The growth of children and adolescents receiving orally inhaled corticosteroids, including QVAR, should be monitored routinely (., via stadiometry). If a child or adolescent on any corticosteroid appears to have growth suppression, the possibility that he/she is particularly sensitive to this effect should be considered. The potential growth effects of prolonged treatment should be weighed against clinical benefits obtained and the risks associated with alternative therapies. To minimize the systemic effects of orally inhaled corticosteroids, including QVAR, each patient should be titrated to his/her lowest effective dose [see Dosage and Administration ( )] .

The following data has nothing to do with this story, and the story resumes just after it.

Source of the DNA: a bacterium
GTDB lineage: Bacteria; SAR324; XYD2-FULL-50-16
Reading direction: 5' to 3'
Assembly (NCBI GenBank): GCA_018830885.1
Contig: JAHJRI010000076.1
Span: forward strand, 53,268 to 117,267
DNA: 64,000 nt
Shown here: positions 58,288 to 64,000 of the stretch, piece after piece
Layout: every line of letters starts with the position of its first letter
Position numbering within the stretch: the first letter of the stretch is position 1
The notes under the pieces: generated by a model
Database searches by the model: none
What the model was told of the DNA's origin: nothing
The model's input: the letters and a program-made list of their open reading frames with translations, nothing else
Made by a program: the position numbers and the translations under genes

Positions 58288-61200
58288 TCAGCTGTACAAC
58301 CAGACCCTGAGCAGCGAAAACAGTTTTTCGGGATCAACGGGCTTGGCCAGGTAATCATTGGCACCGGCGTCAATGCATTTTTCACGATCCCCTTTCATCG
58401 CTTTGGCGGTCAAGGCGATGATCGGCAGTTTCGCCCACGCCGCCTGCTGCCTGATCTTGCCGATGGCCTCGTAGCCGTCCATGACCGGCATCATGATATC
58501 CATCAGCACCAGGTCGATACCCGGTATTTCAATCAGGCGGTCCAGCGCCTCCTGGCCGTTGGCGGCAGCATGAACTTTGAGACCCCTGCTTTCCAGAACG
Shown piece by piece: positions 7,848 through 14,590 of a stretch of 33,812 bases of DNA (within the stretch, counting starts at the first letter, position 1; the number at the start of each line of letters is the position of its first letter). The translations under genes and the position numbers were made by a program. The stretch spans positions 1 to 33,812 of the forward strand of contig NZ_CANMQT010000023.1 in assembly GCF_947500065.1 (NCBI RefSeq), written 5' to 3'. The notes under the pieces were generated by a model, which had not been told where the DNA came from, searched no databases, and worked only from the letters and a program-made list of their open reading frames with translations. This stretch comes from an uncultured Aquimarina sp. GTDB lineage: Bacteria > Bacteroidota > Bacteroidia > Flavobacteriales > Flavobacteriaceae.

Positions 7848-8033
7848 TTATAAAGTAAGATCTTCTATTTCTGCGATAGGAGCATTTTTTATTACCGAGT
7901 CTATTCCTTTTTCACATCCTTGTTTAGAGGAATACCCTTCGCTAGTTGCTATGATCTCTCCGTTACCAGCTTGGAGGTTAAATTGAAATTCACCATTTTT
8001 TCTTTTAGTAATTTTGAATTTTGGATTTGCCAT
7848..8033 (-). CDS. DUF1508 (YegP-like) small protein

"The big clue that we've learned over the years is that if you have to use a rescue inhaler often -- waking up more than two nights a month or having to use it more than two times a week -- you ought to be on something that gives you more protection," says Honsinger. "These drugs just help you for the moment -- they don't keep the increased mucus away or the scarring of the lung away. For that you need something that gives you better protection and longer action that decreases the inflammation of the lung, like an inhaled corticosteroid or a leukotriene inhibitor."